From there everything snowballed to the point where he was playing in front of thousands of Reds in fan parks before Champions League finals in Kyiv, Madrid and Paris, and had the platform to showcase his own music, not least Weekend In Paradise. And it all started from going the match.
“A good thing about being a Liverpool fan is that I’ve travelled the world, both playing music for Liverpool FC and also as a fan of Liverpool FC,” he says.
“I’ve been so lucky to see the world for what it is and meet people from all different walks of life. I’ve seen good and bad and I’ve put those details and characters into my songs. I would never have had this outlook and perspective on life if I’d not travelled the world since the age of 17 to now following Liverpool Football Club.
“As soon as I got a job all my money was spent on away games, away tickets, away coaches and European aways. Wherever they were, I was there. I’d go as far as to say I went five or six years without missing a game.
“That was under [Roy] Hodgson, Kenny [Dalglish] and [Brendan] Rodgers and I’ve been everywhere right through the Klopp era. The things that I’ve been fortunate enough to see have really, really shown in my music. I wouldn’t have gained that insight had I not had this relationship with the club and to have loved Liverpool Football Club for as long as I have.”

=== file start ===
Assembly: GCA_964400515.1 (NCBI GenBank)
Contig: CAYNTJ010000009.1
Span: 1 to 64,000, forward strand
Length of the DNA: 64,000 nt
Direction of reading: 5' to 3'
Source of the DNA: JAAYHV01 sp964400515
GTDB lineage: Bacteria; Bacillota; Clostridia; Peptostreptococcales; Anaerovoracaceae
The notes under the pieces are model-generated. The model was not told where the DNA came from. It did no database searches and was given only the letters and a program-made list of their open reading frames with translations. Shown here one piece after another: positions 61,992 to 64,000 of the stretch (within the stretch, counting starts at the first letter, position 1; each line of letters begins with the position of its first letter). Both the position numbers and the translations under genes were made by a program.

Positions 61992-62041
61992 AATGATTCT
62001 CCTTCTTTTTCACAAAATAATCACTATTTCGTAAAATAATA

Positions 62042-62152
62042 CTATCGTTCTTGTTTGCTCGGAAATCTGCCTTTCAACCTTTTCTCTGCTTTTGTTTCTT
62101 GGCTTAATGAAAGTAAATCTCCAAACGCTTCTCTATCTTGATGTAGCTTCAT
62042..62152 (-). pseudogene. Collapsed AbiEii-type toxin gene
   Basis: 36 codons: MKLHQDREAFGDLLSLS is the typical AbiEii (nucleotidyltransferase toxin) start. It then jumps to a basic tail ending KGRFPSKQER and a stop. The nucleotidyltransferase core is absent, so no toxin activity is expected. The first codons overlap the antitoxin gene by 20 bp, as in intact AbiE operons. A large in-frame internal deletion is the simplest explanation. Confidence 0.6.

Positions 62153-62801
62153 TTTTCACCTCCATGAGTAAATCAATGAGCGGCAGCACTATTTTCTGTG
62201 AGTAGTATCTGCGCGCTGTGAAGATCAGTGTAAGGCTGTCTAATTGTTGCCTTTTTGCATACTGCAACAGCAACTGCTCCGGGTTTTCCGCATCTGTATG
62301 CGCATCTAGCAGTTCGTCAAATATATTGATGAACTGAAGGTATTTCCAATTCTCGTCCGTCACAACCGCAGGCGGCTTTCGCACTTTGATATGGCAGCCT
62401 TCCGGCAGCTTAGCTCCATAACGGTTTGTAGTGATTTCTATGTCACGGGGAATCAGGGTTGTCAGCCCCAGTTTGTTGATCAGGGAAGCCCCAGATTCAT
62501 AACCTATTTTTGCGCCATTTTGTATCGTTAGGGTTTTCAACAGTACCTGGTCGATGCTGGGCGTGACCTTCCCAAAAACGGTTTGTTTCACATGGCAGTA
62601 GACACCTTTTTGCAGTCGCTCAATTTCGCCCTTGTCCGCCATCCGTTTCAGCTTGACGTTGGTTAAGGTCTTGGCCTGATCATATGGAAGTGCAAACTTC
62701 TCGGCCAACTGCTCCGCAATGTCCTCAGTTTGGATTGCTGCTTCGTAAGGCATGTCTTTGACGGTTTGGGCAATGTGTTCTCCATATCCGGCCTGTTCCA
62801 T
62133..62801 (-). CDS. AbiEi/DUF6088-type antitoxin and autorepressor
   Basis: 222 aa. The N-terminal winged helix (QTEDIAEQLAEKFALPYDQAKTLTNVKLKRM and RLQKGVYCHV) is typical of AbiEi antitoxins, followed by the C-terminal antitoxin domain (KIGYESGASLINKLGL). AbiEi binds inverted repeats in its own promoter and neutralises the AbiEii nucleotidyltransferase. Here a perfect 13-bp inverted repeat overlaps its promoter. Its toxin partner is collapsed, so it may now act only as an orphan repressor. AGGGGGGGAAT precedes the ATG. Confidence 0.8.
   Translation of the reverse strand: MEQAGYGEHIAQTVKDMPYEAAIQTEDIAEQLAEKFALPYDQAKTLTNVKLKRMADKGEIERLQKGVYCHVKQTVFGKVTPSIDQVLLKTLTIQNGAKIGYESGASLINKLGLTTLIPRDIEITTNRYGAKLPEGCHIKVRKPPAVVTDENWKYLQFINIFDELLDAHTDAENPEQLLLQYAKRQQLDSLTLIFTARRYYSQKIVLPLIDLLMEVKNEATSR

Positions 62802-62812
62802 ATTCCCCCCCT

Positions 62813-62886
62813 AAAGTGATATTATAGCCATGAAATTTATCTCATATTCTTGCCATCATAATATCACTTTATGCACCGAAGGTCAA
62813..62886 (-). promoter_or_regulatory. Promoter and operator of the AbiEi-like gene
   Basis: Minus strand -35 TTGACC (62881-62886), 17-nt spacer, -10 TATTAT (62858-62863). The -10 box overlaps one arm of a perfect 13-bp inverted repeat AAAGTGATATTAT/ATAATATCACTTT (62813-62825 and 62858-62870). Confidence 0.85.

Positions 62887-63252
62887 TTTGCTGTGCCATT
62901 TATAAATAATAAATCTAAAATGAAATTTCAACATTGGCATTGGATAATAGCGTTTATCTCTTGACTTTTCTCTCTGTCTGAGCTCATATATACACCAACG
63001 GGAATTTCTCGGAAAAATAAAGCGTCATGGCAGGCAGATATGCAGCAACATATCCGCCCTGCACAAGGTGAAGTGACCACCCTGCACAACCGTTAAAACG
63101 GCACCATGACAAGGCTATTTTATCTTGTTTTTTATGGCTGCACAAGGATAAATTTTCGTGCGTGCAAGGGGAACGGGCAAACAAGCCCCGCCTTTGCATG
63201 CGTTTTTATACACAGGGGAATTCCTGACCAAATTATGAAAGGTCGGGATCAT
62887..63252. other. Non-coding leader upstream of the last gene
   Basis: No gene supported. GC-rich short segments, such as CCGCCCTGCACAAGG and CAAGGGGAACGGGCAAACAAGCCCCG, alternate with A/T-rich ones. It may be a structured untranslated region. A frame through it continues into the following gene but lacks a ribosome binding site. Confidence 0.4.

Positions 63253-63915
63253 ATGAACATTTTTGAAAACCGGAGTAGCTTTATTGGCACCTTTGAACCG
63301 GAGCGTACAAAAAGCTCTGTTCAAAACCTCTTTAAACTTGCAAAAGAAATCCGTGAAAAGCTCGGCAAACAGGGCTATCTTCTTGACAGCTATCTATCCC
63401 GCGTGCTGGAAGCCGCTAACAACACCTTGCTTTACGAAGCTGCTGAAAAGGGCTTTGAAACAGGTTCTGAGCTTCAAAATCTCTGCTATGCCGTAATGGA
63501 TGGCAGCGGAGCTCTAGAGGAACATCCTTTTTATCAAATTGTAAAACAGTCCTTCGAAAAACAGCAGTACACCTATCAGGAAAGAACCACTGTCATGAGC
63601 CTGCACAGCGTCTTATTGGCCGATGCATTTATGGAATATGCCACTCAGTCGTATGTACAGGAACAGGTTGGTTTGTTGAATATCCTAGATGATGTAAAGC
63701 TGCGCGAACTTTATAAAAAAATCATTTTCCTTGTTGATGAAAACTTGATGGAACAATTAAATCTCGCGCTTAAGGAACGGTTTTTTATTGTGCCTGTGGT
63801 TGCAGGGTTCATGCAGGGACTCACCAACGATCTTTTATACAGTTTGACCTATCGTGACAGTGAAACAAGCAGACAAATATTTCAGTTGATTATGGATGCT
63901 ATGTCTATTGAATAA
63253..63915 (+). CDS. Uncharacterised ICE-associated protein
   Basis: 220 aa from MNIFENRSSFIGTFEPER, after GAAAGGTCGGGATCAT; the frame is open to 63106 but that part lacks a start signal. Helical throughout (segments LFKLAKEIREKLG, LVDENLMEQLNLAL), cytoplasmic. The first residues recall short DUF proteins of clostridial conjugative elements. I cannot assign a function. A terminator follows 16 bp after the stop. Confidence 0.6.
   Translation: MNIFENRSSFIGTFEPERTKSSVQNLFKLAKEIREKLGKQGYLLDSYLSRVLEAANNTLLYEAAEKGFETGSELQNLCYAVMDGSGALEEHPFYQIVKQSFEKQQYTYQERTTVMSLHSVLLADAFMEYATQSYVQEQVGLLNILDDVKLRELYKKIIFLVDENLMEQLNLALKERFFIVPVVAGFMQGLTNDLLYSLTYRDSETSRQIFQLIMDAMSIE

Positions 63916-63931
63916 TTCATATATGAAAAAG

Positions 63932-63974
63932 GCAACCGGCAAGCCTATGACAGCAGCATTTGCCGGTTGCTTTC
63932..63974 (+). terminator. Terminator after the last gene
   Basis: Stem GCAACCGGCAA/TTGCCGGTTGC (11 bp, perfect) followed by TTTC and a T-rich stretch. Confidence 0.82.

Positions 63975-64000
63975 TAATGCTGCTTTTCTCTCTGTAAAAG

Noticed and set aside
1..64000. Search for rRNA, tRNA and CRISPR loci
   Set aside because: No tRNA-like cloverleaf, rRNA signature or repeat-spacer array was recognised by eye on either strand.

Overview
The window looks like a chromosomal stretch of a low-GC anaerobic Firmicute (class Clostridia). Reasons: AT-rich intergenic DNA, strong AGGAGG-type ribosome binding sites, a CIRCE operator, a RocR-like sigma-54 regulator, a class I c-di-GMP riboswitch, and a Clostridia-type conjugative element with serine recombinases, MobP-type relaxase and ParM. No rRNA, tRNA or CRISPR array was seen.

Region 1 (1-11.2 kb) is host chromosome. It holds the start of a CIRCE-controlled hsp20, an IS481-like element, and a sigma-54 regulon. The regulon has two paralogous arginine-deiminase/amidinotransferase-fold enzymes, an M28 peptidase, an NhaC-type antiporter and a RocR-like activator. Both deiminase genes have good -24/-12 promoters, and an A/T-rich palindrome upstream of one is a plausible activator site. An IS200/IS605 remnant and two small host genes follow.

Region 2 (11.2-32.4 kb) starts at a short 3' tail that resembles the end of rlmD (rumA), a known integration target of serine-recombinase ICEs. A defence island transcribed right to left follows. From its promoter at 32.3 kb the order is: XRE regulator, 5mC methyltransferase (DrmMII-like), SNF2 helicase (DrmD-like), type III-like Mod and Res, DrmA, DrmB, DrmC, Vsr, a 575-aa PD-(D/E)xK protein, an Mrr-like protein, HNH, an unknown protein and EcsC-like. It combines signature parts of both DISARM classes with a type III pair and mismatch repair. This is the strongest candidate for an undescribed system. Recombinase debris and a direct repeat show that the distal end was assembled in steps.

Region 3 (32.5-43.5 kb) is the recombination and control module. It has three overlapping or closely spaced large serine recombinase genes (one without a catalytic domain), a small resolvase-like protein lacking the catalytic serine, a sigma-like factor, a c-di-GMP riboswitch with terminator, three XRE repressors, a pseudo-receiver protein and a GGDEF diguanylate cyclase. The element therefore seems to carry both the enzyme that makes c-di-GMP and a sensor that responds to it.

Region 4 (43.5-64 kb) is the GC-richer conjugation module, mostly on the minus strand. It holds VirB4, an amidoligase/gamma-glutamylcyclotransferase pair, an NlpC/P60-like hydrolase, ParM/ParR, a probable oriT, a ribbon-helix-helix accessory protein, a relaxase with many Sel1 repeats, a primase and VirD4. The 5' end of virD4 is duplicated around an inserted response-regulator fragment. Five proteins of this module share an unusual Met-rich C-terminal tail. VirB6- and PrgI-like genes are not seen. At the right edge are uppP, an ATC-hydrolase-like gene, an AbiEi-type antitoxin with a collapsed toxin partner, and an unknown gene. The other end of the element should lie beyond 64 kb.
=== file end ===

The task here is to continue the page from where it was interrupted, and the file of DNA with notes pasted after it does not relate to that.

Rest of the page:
So, having played fan songs in the Sir Kenny Dalglish Stand at LFC Foundation’s legends game versus Celtic last year, how would it feel to play his own music on the Anfield pitch someday?
“It would be a dream come true and probably very scary as well,” he laughs. “It’s something that I’d love the opportunity to do because Anfield was my church, it was my school, it was my playground growing up.
“I’d go the matches and even when I was about 14 I used to knock around down Utting Avenue with a load of mates and hang around on the Rec on Cherry Lane and play football sometimes there on a weekend.
“Having the career I’ve had with Liverpool, I’ve been involved in numerous charity events around Anfield and in the community and my songs are very much about the sense of community – that if we all stick together things could be better.
“I had that exact chat about the Liverpool songs with Jürgen in New York. We had a little pint together a few years ago [on a tour] and he actually said to me, ‘If we all move in the right direction – fans, players and staff – it’s not a guarantee, but a formula that means success is more likely.’
“I think that has shown since he has been manager and my songs breathe the Scouse socialist spirit that the club was founded on under Bill Shankly, who built the Liverpool that we now know it as.
“I like to think some of my songs are Scouse folk songs so to be able to share that at the number one place in Scouse folklore would be crazy. Sometimes I just pinch myself and think, ‘Is all this really happening?’”
10 For The People is released on Friday and is available to pre-order from jamiewebstermusic.com now.
This article has been reproduced from today's official matchday programme - get your copy at Anfield or order online here.